By MICHAEL LIEDTKE, AP Business Writer
Google Inc.'s $1 billion investment in America Online could lead to an
IPO in 2008, giving the online search engine leader and AOL parent
Time Warner Inc. an opportunity to capitalize on an Internet
advertising boom that they hope to fuel through their partnership.
The possible timeline for an initial public offering by AOL emerged in
a Friday filing with the Securities and Exchange Commission. The
documents provide additional details about a deal announced earlier
this week that extends the business ties that Google and AOL formed
when they began working together in 2002.
Although Google will hold only a 5 percent stake in AOL, it retains
the right to demand an IPO beginning in July 2008, according to the
SEC documents. If Time Warner doesn't want to pursue an IPO then it
could buy back Google's stake based on a fair market appraisal, the
Time Warner has been under pressure from a group of shareholders led
by hedge fund investor Carl Icahn to lift its stock, which has fallen
by 9 percent this year to continue a prolonged slide.
To help get the stock moving, AOL co-founder Steve Case said he
proposed pursuing a spin-off three months before his October
resignation from Time Warner's board of directors.
In an interview earlier this week, Time Warner Chairman Dick Parsons
declined to discuss whether the Google investment might be paving
AOL's path toward an IPO. He described the Google alliance as the best
way to increase AOL's market value, which stands at $20 billion, based
on the Google investment.
Google has had a golden touch since its own August 2004 IPO, raising
investor hopes that it can help AOL become more valuable. Google's
market value has increased from about $23 billion at the time of its
IPO to $125 billion today.
AOL was among the biggest beneficiaries of Google's IPO. When the two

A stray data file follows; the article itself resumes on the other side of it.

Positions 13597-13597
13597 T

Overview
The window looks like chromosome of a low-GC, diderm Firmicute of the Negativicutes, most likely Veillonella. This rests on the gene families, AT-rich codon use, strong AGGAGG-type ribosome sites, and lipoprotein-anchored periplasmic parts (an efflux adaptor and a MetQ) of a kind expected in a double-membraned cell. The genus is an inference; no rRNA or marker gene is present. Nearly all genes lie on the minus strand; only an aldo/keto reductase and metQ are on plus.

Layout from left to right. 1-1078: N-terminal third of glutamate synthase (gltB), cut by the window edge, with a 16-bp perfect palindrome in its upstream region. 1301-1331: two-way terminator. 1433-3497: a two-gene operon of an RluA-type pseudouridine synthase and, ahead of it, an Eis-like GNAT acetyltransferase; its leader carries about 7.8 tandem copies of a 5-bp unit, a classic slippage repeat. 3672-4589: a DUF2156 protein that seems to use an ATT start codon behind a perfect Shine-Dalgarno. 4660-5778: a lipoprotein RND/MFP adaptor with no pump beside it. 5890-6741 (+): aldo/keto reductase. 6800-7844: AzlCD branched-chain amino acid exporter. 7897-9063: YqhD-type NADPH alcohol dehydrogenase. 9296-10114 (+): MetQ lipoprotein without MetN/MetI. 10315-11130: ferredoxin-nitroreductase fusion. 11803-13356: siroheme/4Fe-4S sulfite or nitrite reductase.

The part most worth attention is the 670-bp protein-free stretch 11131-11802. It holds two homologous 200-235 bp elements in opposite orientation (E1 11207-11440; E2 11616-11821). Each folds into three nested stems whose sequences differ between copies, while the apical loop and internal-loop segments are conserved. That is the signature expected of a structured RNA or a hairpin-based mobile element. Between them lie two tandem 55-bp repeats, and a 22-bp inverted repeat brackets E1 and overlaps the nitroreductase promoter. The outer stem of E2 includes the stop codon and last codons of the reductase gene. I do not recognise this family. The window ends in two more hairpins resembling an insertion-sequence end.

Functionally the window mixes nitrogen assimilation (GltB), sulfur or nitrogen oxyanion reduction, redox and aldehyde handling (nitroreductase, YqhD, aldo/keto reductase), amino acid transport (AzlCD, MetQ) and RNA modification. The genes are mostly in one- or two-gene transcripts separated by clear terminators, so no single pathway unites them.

companies first became business partners in 2002, Google awarded AOL
stock warrants that were later converted into 7.4 million shares - a
stake that Time Warner sold for $1.1 billion.
Google's shares fell $1.11 Friday to close at $430.93 on the Nasdaq
Stock Market and Time Warner's shares dipped 2 cents to close at
$17.68 on the New York Stock Exchange.
Under the new five-year deal announced earlier this week, AOL will now
have the right to use Google's search technology on its own and also
will receive a $300 million credit to advertise its content and
services through Google's vast marketing network.
Google in turn is depending on AOL to sell more graphical ads to
diversify the search engine beyond the text-based ads that generate
most of its profits. Google also will be able to draw upon AOL's huge
video library -- a resource that could help boost traffic to its own
AOL's Internet-leading instant messaging service will become
compatible with Google's 4-month-old service next year, but Google's
users will have to register with AOL to gain access to the expanded
network, according to Friday's filing.
While most analysts have applauded Google's investment in AOL, the
response among some search engine users has been less enthusiastic.
Web logs, or blogs, are filled with comments expressing fears that
Google will begin giving preferential treatment to AOL content in its
search engine. Those concerns have been exacerbated by a provision of
the deal requiring Google to help AOL make its material easier to
Marissa Mayer, Google's vice president of search products and user
content, sought to reassure the search engine's users in a posting on
the company's own blog.
"Business partnerships will never compromise the integrity or
objectivity of our search results," Mayer wrote. "If a partner's page
ranks high, it's because they have a good answer to your search, not
because of their business relationship with us."
Copyright 2005 The Associated Press.
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